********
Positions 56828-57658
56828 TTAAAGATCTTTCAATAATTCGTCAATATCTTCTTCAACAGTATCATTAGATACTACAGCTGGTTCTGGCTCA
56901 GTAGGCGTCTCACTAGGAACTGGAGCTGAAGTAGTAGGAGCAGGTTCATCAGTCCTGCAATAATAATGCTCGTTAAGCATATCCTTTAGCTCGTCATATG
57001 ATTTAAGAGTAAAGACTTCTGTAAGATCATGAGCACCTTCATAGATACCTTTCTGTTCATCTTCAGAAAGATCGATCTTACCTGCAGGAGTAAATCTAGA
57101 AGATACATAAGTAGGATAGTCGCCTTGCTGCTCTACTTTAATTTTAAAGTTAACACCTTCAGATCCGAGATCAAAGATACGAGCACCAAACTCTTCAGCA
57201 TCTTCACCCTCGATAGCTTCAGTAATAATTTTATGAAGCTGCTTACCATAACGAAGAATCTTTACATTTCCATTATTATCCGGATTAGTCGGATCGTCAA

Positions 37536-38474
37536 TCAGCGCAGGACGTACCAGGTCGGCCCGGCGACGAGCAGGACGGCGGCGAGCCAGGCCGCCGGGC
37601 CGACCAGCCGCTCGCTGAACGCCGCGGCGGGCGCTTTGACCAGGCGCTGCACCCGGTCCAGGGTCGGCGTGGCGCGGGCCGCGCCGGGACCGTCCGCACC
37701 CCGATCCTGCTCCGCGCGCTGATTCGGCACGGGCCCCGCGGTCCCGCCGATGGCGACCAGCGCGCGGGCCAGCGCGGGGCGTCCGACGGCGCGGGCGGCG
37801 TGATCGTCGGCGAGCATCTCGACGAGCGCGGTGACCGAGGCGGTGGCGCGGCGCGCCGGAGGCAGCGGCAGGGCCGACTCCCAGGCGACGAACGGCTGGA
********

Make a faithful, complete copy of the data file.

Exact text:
Positions 56828-57658
56828 TTAAAGATCTTTCAATAATTCGTCAATATCTTCTTCAACAGTATCATTAGATACTACAGCTGGTTCTGGCTCA
56901 GTAGGCGTCTCACTAGGAACTGGAGCTGAAGTAGTAGGAGCAGGTTCATCAGTCCTGCAATAATAATGCTCGTTAAGCATATCCTTTAGCTCGTCATATG
57001 ATTTAAGAGTAAAGACTTCTGTAAGATCATGAGCACCTTCATAGATACCTTTCTGTTCATCTTCAGAAAGATCGATCTTACCTGCAGGAGTAAATCTAGA
57101 AGATACATAAGTAGGATAGTCGCCTTGCTGCTCTACTTTAATTTTAAAGTTAACACCTTCAGATCCGAGATCAAAGATACGAGCACCAAACTCTTCAGCA
57201 TCTTCACCCTCGATAGCTTCAGTAATAATTTTATGAAGCTGCTTACCATAACGAAGAATCTTTACATTTCCATTATTATCCGGATTAGTCGGATCGTCAA

Positions 37536-38474
37536 TCAGCGCAGGACGTACCAGGTCGGCCCGGCGACGAGCAGGACGGCGGCGAGCCAGGCCGCCGGGC
37601 CGACCAGCCGCTCGCTGAACGCCGCGGCGGGCGCTTTGACCAGGCGCTGCACCCGGTCCAGGGTCGGCGTGGCGCGGGCCGCGCCGGGACCGTCCGCACC
37701 CCGATCCTGCTCCGCGCGCTGATTCGGCACGGGCCCCGCGGTCCCGCCGATGGCGACCAGCGCGCGGGCCAGCGCGGGGCGTCCGACGGCGCGGGCGGCG
37801 TGATCGTCGGCGAGCATCTCGACGAGCGCGGTGACCGAGGCGGTGGCGCGGCGCGCCGGAGGCAGCGGCAGGGCCGACTCCCAGGCGACGAACGGCTGGA